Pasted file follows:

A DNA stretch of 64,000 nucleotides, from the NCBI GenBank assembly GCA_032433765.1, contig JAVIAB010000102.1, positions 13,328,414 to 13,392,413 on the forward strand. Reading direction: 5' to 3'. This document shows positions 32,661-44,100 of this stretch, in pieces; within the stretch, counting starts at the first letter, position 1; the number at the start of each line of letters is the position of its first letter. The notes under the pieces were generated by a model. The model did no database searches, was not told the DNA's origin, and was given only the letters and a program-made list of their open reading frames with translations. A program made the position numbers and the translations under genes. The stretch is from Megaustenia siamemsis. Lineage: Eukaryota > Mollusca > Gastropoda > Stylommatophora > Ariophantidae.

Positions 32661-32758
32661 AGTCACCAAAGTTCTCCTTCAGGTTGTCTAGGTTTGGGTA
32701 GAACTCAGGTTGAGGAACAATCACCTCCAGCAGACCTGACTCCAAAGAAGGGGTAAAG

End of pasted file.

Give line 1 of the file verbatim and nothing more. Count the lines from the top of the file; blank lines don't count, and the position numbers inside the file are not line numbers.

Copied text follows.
A DNA stretch of 64,000 nucleotides, from the NCBI GenBank assembly GCA_032433765.1, contig JAVIAB010000102.1, positions 13,328,414 to 13,392,413 on the forward strand. Reading direction: 5' to 3'. This document shows positions 32,661-44,100 of this stretch, in pieces; within the stretch, counting starts at the first letter, position 1; the number at the start of each line of letters is the position of its first letter. The notes under the pieces were generated by a model. The model did no database searches, was not told the DNA's origin, and was given only the letters and a program-made list of their open reading frames with translations. A program made the position numbers and the translations under genes. The stretch is from Megaustenia siamemsis. Lineage: Eukaryota > Mollusca > Gastropoda > Stylommatophora > Ariophantidae.